But the early episodes of “Thrones” were burdened with the books’ stature and vast story. The changes that were made, like Daenerys’s wedding-night rape (a warning sign that the series would use sexual violence clumsily and too much) seemed to exist mainly for shock.
“Thrones” found its voice in “The Wolf and the Lion,” the fifth episode of that first season. The soon-to-be-late king, Robert Baratheon, sits with his wife, Cersei Lannister, to share red wine — their only common interest — and assess the sorry state of their realm. Westeros is troubled by schemers and threatened by invasion, and the only thing holding it together is their hateful marriage of convenience. “Don’t you get tired?”he asks her, ruefully. “Every day,” she says.
It’s a masterly exchange. In a few minutes, it lays bare their bitter relationship. It gives depth to the queen, who might otherwise come across a simple fairy-tale villain. It establishes the series’ perspective on the personal toll of political gamesmanship. And it appears nowhere in the novels.
For all its stunning set pieces — the battles of the Blackwater and Hardhome, the duel between Oberyn Martell and Gregor (the Mountain) Clegane — “Thrones” at heart is a series of conversations. Varys and Littlefinger. Jaime and Brienne. Tywin and Arya. Cersei and Lady Olenna. Tyrion and … well, anyone. In the Season 5 finale, the swordsman Daario, assessing Tyrion’s suitability for a search party, sums up his abilities: “So mainly you talk.” It’s true — and it’s why Tyrion, a disinherited dwarf, is the series’ most dangerous character.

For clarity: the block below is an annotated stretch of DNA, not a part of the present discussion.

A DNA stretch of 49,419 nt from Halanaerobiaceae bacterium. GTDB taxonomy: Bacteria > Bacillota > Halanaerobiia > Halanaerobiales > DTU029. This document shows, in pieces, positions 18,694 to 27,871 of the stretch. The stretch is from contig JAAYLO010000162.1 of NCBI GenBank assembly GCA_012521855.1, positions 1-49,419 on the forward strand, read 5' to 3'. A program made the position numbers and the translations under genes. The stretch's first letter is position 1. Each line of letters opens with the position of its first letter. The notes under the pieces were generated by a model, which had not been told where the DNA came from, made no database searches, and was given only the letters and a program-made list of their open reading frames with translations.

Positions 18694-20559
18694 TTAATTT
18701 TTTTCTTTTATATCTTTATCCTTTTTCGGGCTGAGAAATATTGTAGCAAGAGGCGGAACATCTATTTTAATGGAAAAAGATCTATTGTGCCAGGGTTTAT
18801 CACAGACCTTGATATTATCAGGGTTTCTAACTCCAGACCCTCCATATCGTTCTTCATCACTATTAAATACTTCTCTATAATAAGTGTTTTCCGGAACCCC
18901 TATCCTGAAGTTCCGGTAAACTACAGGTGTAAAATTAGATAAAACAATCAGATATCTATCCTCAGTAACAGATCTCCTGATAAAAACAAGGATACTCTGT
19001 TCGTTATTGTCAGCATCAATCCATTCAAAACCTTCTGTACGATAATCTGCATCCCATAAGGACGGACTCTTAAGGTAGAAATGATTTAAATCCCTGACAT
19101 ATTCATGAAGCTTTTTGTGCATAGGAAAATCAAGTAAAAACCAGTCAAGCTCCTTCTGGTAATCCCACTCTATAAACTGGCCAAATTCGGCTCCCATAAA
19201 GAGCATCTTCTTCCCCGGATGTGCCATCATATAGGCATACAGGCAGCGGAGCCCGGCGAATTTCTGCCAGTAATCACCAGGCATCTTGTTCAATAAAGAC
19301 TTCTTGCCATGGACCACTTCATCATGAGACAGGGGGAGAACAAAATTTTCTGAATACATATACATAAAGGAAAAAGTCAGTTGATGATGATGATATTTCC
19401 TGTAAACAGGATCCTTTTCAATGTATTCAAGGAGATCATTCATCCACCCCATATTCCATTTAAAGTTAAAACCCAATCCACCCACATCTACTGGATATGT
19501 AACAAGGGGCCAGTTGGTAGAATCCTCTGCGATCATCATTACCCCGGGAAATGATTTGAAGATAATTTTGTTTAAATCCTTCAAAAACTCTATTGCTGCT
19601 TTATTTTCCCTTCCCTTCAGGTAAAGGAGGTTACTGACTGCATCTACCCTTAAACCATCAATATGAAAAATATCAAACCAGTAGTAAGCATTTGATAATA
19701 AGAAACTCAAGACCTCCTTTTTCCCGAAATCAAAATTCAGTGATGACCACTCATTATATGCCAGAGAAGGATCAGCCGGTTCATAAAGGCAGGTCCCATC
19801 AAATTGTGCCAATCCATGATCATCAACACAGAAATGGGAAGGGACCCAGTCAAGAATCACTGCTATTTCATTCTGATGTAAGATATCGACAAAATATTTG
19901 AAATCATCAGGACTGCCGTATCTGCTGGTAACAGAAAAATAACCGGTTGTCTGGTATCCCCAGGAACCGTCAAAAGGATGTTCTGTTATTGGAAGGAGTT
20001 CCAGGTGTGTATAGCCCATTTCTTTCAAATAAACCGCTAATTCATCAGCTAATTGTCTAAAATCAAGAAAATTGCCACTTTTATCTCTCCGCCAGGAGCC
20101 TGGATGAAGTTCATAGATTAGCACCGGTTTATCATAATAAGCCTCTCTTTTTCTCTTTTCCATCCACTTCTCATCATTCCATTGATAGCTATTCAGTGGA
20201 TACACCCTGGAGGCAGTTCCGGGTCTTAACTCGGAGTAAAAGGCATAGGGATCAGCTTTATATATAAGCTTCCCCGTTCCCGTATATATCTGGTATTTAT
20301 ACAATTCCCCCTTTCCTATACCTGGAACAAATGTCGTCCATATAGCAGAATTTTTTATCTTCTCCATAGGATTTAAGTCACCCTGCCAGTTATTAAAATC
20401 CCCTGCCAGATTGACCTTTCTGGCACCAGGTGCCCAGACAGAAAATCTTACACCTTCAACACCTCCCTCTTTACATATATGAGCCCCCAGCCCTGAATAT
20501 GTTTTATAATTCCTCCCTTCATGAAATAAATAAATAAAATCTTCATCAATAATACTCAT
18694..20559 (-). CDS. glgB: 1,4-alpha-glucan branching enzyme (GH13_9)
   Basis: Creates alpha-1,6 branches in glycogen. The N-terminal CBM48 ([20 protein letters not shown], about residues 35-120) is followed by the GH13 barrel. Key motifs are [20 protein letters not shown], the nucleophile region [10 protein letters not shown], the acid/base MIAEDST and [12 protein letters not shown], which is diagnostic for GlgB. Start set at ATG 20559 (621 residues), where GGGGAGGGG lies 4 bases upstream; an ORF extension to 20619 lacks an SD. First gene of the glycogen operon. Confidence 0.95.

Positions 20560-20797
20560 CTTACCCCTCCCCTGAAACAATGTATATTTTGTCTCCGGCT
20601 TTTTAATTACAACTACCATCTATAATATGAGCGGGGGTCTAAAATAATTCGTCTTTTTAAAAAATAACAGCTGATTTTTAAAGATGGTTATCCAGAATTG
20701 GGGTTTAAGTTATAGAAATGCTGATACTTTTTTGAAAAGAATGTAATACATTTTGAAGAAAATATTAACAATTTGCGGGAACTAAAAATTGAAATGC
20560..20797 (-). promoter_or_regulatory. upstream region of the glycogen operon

Mr. Martin’s anvil-size books are more expansive. They include vast downloads of Westeros history and religion, outlines of genealogy and toothsome descriptions of banquets, which are vivid on the page — and should stay there. “Thrones” has lost some of the books’ majesty, but it has given them a much-needed edit, a Valyrian sword hacking through the expository clutter.
It’s been a good marriage, but it’s past time for a separation. “Thrones” slowed to a jog in Season 5, and story lines like Jaime and Bronn’s road trip to Dorne were advertisements for the fast-forward button. Even if the rest of the series follows Mr. Martin’s plans (the showrunners David Benioff and D. B. Weiss have worked in consultation with him), it may be better off for being TV first, without the anxiety of a best seller’s influence.
Which version will be authentic? Each will be authentically itself. Sometimes a story doesn’t have a single, definitive narrative. Artworks evolve, be they the variants of Shakespeare’s plays, Kanye West’s revisions to “The Life of Pablo” or George Lucas’s edits to “Star Wars.” We grasp at canonicity — Han shot first! — to deal with uncertainty. But while we can argue which version is better, no one, not even Mr. Martin, can end the argument. “A Song of Ice and Fire” is not the novelization of “Thrones,” and now “Thrones” can be more than the serialization of the novels.
I’ll watch the new “Game of Thrones” as soon as it airs (HBO is not sharing it in advance with critics). I’ll read Mr. Martin’s final books whenever they come. It doesn’t matter which gets there first, because there is no single “there.” They share the same world, but they’re two different continents, separated by a narrow sea.
by James Poniewozik